Plans to introduce evening court hearings questioned by solicitors and barristers

Plans by the government to extend the hours at which courts are open to as late as 8:30pm have been met with resistance from across the legal profession.

A pilot scheme is due to commence at six courts in May, in order to assess the viability of this way of working. As the Law Gazette reports, the scheme will see crown courts open until 6:00pm, civil courts open until 7:00pm and magistrate’s courts open until 8:30pm. However, the Criminal Law Solicitors Association (CLSA) has expressed concerns that the plans discriminate against solicitors with childcare commitments and that defence solicitors were not properly consulted by HM Courts & Tribunals Service, which is overseeing the pilot. Concerns over childcare have also been echoed by the Law Society, the Association of Women Solicitors and the Bar Council. Meanwhile, there is also widespread concern that no attention has so far been paid to how already-stretched firms will make arrangements to pay solicitors to attend these after-hours hearings.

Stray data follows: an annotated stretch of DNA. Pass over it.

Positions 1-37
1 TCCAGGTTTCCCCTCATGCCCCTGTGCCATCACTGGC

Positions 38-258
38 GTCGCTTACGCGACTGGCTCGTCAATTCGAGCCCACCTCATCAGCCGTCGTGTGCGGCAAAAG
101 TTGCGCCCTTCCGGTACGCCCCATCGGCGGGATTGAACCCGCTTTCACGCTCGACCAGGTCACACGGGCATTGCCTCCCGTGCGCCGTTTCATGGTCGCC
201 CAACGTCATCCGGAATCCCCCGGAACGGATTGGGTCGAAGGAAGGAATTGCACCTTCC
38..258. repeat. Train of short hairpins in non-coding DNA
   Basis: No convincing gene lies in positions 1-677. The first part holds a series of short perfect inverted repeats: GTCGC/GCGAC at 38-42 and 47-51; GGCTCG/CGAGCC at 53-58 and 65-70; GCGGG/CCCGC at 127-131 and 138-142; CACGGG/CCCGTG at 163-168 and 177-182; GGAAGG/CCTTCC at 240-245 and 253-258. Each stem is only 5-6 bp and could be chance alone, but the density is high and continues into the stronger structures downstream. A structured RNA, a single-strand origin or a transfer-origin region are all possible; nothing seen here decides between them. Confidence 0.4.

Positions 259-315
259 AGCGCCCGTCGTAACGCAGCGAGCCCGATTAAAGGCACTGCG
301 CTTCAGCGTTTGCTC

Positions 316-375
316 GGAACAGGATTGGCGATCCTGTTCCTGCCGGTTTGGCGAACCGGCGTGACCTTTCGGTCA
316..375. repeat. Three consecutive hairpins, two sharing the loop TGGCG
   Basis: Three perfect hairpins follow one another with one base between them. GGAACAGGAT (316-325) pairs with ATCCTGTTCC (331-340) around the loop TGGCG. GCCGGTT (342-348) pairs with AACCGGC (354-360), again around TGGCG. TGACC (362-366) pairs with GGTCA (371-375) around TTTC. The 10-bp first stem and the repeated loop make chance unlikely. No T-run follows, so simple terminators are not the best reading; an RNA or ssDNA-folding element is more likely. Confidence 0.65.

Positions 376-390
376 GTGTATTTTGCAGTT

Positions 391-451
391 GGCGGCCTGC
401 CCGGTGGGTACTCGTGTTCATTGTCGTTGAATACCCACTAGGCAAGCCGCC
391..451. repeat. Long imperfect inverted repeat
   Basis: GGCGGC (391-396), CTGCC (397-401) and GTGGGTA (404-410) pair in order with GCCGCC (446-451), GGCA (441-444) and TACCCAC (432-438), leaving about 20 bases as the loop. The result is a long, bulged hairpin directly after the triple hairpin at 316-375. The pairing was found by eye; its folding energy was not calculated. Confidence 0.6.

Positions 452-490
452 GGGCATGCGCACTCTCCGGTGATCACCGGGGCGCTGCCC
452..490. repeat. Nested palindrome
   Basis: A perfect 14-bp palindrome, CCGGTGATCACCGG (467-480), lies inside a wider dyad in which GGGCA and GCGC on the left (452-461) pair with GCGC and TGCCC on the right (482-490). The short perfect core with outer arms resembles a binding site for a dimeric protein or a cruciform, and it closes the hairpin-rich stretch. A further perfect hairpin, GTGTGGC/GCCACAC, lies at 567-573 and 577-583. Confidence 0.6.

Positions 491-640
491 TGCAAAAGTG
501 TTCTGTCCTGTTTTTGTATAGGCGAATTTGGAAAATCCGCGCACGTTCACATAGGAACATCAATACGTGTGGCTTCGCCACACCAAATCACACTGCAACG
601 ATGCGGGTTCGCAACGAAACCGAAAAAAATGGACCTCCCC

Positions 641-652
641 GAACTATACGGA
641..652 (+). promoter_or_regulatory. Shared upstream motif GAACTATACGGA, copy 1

Zoe Gascoyne, chair of the CLSA, said: “Both sides of the profession are facing further cuts and it is inconceivable that defence practitioners will make themselves available without any consideration as to how they will be remunerated. If legal representation isn’t made available during the extended hours then this restricts access to justice. It is about time that government agencies recognised the fundamental importance of defence practitioners, without whom the system would grind to an expensive halt.”

Meanwhile, the Ministry of Justice has insisted that the plans won’t be implemented nationally without proper assessment of their impact. A spokesperson said: “These pilots will help us understand how flexible hours affect all court users and will be fully evaluated before any decision is taken on rollout.”

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